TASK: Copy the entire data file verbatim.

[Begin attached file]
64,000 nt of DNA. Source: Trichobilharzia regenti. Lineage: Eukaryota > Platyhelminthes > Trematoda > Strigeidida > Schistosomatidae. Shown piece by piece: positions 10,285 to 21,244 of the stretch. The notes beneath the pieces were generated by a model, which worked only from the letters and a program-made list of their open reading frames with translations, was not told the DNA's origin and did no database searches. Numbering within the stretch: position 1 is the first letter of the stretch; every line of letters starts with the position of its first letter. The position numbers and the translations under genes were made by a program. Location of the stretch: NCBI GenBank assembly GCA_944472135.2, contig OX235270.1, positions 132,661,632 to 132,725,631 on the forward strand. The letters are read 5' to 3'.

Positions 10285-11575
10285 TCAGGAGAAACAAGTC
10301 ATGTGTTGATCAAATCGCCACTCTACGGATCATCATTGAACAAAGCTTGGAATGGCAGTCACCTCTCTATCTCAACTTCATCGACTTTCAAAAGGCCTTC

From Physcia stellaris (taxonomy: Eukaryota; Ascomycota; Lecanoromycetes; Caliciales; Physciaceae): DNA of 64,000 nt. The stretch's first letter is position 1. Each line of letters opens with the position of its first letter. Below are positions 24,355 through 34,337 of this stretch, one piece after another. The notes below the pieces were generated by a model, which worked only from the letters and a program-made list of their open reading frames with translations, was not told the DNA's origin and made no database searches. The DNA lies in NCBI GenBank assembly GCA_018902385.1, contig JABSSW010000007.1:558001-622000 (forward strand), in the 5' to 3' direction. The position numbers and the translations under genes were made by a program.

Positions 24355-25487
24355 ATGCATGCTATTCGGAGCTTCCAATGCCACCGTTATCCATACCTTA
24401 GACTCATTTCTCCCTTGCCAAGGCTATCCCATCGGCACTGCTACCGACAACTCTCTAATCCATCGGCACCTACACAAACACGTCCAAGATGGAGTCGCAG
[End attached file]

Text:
64,000 nt of DNA. Source: Trichobilharzia regenti. Lineage: Eukaryota > Platyhelminthes > Trematoda > Strigeidida > Schistosomatidae. Shown piece by piece: positions 10,285 to 21,244 of the stretch. The notes beneath the pieces were generated by a model, which worked only from the letters and a program-made list of their open reading frames with translations, was not told the DNA's origin and did no database searches. Numbering within the stretch: position 1 is the first letter of the stretch; every line of letters starts with the position of its first letter. The position numbers and the translations under genes were made by a program. Location of the stretch: NCBI GenBank assembly GCA_944472135.2, contig OX235270.1, positions 132,661,632 to 132,725,631 on the forward strand. The letters are read 5' to 3'.

Positions 10285-11575
10285 TCAGGAGAAACAAGTC
10301 ATGTGTTGATCAAATCGCCACTCTACGGATCATCATTGAACAAAGCTTGGAATGGCAGTCACCTCTCTATCTCAACTTCATCGACTTTCAAAAGGCCTTC

From Physcia stellaris (taxonomy: Eukaryota; Ascomycota; Lecanoromycetes; Caliciales; Physciaceae): DNA of 64,000 nt. The stretch's first letter is position 1. Each line of letters opens with the position of its first letter. Below are positions 24,355 through 34,337 of this stretch, one piece after another. The notes below the pieces were generated by a model, which worked only from the letters and a program-made list of their open reading frames with translations, was not told the DNA's origin and made no database searches. The DNA lies in NCBI GenBank assembly GCA_018902385.1, contig JABSSW010000007.1:558001-622000 (forward strand), in the 5' to 3' direction. The position numbers and the translations under genes were made by a program.

Positions 24355-25487
24355 ATGCATGCTATTCGGAGCTTCCAATGCCACCGTTATCCATACCTTA
24401 GACTCATTTCTCCCTTGCCAAGGCTATCCCATCGGCACTGCTACCGACAACTCTCTAATCCATCGGCACCTACACAAACACGTCCAAGATGGAGTCGCAG